This Saturday I’ll be joining the “March for Homes” in London, as campaigning groups and individuals calling call for controls on the private rental market and protection for social housing. One group who will be attending is People Before Profit, who, at the weekend, raised this excellent little house outside Lewisham Council’s offices. Campaigners have been sleeping in it ever since, educating passers-by about the deplorable housing situation in Lewisham — replicated across London’s 32 boroughs, of course — and calling for local housing needs to be addressed, and not the profits of developers , who are all over Lewisham like a plague. Spokesman John Hamilton said, “We want all new housing to be affordable,” and also highlighted the 600 families currently living in temporary accommodation in the borough. “We need drastic action,” he added.
On Saturday, campaigners from across London — myself included — will be marching to City Hall — that odd little lop-sided egg near Tower Bridge, part of the horribly corporate More London development — to tell London’s addled Mayor, Boris Johnson, that drastic action is indeed needed on housing. That’s at 2pm, and is preceded by two marches beginning at 12 noon — one from south London and one from the east.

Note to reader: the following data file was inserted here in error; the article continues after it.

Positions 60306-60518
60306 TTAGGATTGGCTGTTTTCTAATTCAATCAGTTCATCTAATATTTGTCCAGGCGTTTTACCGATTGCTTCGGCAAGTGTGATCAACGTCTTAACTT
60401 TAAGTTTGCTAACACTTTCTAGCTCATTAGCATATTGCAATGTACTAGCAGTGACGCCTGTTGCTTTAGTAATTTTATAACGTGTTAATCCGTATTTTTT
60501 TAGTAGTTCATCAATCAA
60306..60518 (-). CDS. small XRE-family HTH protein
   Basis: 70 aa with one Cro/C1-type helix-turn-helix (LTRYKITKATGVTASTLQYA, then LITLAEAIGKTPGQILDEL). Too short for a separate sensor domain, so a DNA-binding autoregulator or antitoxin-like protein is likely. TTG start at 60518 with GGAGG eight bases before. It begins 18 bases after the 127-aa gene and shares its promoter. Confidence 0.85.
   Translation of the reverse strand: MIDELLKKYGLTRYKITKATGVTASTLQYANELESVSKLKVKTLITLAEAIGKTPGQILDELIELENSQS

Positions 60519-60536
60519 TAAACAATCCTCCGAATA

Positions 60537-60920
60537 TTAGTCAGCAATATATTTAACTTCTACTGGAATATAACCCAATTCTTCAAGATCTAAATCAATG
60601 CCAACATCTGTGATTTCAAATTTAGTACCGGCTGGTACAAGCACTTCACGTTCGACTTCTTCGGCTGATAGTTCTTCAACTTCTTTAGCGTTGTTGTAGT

The south London meeting point (see the map here and the Facebook page) is St. Maryʼs Churchyard, just south of the Elephant & Castle, London SE1 6SQ (nearest tube/rail Elephant & Castle), the protected green space next to the obscene 44-storey tower — 360 London — that Mace and Essential Living are building, which “will provide 462 units, of which 188 will be affordable” (but only once the word “affordable” has been twisted out of all shape to mean 80% of market rents; in other words, unaffordable for most ordinary working people). According to the London SE1 website, “It will contain one of the largest number of homes for long-term private rental in the country when complete.” In addition, “The Peabody Housing Trust has been appointed to manage the affordable housing element with 159 shared ownership and 29 rental units.” Read the rest of this entry »
What a busy three weeks it has been — first with the launch of the We Stand With Shaker campaign outside Parliament on November 24, and then, this week, with the release of our short film for Shaker for Human Rights Day (featuring Juliet Stevenson and David Morrissey) and, rather tending to overshadow everything else, the release of the executive summary of the Senate Intelligence Committee’s report into CIA torture; in other words, the report examining — and condemning — the Bush administration’s torture program.
My first thoughts about that report are here, in an article for Al-Jazeera, entitled, “Punishment, not apology after CIA torture report,” which I’m glad to say has had over 6200 likes so far.
In addition, the We Stand With Shaker campaign continues to make waves. Just as revulsion at the torture inflicted in the “war on terror” seems to have become somewhat fashionable, so the unjust imprisonment of Shaker Aamer is awakening indignation within the British establishment. This week the Daily Mail got on board, calling for Shaker’s release from its front page!